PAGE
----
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UNICEF Social Inclusion, Policy and Budgeting

Child poverty and social protection

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© UNICEF/NYHQ2010-0442/Andrew Cullen

Child poverty and disparities in context

Child poverty is a multidimensional phenomenon and can be measured in many ways.  It is imperative that governments make a commitment to child poverty reduction, recognizing and responding to child poverty is the first priority, alongside building expertise and improved approaches to child poverty measurement.  Understanding child poverty to the fullest possible extent is vital. While an adult may fall into poverty temporarily, falling into poverty in childhood can last a lifetime – rarely does a child get a second chance at an education or a healthy start in life. As such, child poverty threatens not only the individual child, but is likely to be passed on to future generations, entrenching and even exacerbating inequality in society. UNICEF is working to more fully understand how and where children are experiencing poverty, to allow a more nuanced set of policy responses in national mechanisms such as poverty-reduction strategies.

UNICEF has various on-going projects and tools related to child poverty measurement and influencing policies and programming that address child poverty, among them: 


What it does?

Data source

Monetary and non-monetary approaches to child poverty

Meeting the Millennium Development Goal of reducing ‘extreme poverty’ involves moving many children out of monetary poverty by 2015 as well as ensuring they are not hungry or malnourished. Recognizing children are often key determinants of monetary poverty risk; UNICEF works on improving child poverty profiles in low income countries that adopt robust ways of identifying poverty across monetary and non-monetary approaches and addresses equity concerns.

Living Standards Measurement type surveys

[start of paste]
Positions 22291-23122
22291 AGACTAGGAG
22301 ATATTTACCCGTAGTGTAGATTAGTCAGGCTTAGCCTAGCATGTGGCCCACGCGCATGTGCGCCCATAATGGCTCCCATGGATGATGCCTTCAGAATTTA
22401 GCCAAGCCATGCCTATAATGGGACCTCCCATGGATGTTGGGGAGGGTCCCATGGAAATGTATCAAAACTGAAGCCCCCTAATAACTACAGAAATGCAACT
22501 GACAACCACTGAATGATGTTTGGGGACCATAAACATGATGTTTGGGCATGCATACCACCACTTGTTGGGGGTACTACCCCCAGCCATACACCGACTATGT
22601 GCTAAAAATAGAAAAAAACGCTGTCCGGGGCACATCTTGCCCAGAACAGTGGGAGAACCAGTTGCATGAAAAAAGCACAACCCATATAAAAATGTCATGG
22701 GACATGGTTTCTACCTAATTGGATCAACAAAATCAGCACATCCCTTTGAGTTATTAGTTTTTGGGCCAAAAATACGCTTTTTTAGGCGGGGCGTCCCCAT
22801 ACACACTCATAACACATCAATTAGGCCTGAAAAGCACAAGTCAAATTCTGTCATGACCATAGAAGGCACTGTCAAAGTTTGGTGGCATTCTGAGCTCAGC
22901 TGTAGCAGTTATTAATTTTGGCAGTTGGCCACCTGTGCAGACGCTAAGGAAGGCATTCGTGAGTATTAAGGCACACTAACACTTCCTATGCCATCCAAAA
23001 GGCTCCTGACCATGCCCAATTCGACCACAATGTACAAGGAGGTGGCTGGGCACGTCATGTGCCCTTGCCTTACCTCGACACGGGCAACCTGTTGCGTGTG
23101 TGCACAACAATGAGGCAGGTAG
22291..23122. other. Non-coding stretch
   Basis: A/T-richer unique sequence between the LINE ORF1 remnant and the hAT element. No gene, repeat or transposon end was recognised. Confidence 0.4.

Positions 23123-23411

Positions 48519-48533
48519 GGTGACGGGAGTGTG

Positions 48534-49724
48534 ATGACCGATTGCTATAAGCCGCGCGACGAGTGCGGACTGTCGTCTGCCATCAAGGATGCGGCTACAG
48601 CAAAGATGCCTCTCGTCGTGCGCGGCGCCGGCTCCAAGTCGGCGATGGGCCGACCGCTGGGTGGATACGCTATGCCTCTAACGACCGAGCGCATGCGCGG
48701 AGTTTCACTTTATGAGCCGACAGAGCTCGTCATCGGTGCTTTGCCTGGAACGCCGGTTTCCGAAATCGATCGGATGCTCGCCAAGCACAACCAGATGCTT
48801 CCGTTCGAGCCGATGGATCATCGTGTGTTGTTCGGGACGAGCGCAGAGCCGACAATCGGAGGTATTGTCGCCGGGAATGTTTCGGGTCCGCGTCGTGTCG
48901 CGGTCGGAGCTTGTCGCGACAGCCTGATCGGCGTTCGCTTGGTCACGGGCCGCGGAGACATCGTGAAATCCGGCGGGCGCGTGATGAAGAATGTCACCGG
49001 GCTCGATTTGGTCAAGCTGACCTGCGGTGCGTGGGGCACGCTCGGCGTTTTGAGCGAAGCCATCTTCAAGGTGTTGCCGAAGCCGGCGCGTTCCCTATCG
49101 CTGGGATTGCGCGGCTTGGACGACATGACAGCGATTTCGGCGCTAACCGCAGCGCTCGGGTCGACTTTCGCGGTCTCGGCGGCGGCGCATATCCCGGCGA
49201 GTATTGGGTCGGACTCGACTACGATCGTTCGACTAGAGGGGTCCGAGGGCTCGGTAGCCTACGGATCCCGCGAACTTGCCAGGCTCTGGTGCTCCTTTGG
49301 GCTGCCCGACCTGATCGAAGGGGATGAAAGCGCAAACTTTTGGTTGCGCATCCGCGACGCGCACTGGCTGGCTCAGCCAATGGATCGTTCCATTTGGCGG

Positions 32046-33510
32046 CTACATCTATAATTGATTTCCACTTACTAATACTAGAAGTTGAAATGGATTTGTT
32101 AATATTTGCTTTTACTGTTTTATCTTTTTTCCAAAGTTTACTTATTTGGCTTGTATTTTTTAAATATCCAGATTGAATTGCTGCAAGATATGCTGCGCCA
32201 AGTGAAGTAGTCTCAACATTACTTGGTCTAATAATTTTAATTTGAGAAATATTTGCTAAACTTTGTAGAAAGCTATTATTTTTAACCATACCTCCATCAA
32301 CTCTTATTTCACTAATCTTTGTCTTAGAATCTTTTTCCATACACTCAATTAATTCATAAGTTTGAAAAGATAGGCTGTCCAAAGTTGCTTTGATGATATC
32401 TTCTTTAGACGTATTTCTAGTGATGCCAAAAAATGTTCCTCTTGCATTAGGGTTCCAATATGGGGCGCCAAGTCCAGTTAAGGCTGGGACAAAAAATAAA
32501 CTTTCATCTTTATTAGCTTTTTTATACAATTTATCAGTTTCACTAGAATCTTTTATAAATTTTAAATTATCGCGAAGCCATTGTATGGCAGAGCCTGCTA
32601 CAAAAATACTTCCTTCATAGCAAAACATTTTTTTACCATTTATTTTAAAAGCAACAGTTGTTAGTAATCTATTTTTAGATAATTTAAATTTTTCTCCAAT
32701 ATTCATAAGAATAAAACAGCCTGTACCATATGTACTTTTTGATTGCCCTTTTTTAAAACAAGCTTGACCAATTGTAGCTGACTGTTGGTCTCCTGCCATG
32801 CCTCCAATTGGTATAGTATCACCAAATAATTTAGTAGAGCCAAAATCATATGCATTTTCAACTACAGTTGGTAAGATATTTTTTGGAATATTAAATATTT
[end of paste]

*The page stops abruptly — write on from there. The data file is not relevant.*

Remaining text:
UNICEF-LIS collaboration mapping child poverty in Middle Income Countries

Recognizing that child poverty is not only present in low income countries, UNICEF has partnered with LIS (http://www.lisdatacenter.org/) for child poverty analysis in Middle Income Countries.

Luxembourg Income Study Database and the Luxembourg Wealth Study Database. These databases contain harmonised microdata from high- and middle-income countries around the world.

Multiple Overlapping Deprivation Analysis (MODA)

UNICEF is introducing new approaches to multi-dimensional measurement introduced through child focused Multiple Overlapping Deprivation Analysis (MODA), for more information visit: http://www.unicef-irc.org/MODA

Multiple Indicator Cluster Surveys (MICS) and Demographic and Health Surveys (DHS)

Global Study on Child Poverty and Disparities

In 2007 UNICEF launched the Global Study on Child Poverty and Disparities a multi-country study that looked at both child deprivations, and policies that address these deprivations.  National reports from these studies have made children a higher priority in many national policy agendas and gave rise to collaborations that are still addressing children’s needs and rights today. Read more about the study

Multiple Indicator Cluster Surveys (MICS) and Demographic and Health Surveys (DHS)



Towards the end of child poverty

Children bear the brunt of poverty. Read the new Joint Statement [PDF] by global partners on child poverty.